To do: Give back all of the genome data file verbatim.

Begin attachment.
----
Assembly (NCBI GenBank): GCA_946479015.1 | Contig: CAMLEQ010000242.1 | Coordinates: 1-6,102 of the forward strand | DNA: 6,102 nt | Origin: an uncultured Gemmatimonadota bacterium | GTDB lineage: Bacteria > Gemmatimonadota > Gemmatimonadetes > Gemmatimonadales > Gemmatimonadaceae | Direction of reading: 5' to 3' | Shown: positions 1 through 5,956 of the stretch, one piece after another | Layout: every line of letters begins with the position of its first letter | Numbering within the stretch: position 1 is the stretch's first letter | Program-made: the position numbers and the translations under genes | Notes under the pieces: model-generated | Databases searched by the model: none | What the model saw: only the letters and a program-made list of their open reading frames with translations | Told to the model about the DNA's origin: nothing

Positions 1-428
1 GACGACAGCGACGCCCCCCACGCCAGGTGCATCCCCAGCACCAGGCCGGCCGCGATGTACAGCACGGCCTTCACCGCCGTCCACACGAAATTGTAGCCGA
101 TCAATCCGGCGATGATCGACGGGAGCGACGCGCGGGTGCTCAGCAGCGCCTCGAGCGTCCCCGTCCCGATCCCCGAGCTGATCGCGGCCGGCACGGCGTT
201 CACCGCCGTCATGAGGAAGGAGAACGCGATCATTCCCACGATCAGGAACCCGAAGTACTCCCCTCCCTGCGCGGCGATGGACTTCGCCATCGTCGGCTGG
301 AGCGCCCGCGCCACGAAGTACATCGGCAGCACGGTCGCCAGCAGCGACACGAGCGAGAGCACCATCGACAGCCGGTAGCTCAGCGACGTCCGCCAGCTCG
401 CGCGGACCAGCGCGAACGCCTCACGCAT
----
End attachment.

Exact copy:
Assembly (NCBI GenBank): GCA_946479015.1 | Contig: CAMLEQ010000242.1 | Coordinates: 1-6,102 of the forward strand | DNA: 6,102 nt | Origin: an uncultured Gemmatimonadota bacterium | GTDB lineage: Bacteria > Gemmatimonadota > Gemmatimonadetes > Gemmatimonadales > Gemmatimonadaceae | Direction of reading: 5' to 3' | Shown: positions 1 through 5,956 of the stretch, one piece after another | Layout: every line of letters begins with the position of its first letter | Numbering within the stretch: position 1 is the stretch's first letter | Program-made: the position numbers and the translations under genes | Notes under the pieces: model-generated | Databases searched by the model: none | What the model saw: only the letters and a program-made list of their open reading frames with translations | Told to the model about the DNA's origin: nothing

Positions 1-428
1 GACGACAGCGACGCCCCCCACGCCAGGTGCATCCCCAGCACCAGGCCGGCCGCGATGTACAGCACGGCCTTCACCGCCGTCCACACGAAATTGTAGCCGA
101 TCAATCCGGCGATGATCGACGGGAGCGACGCGCGGGTGCTCAGCAGCGCCTCGAGCGTCCCCGTCCCGATCCCCGAGCTGATCGCGGCCGGCACGGCGTT
201 CACCGCCGTCATGAGGAAGGAGAACGCGATCATTCCCACGATCAGGAACCCGAAGTACTCCCCTCCCTGCGCGGCGATGGACTTCGCCATCGTCGGCTGG
301 AGCGCCCGCGCCACGAAGTACATCGGCAGCACGGTCGCCAGCAGCGACACGAGCGAGAGCACCATCGACAGCCGGTAGCTCAGCGACGTCCGCCAGCTCG
401 CGCGGACCAGCGCGAACGCCTCACGCAT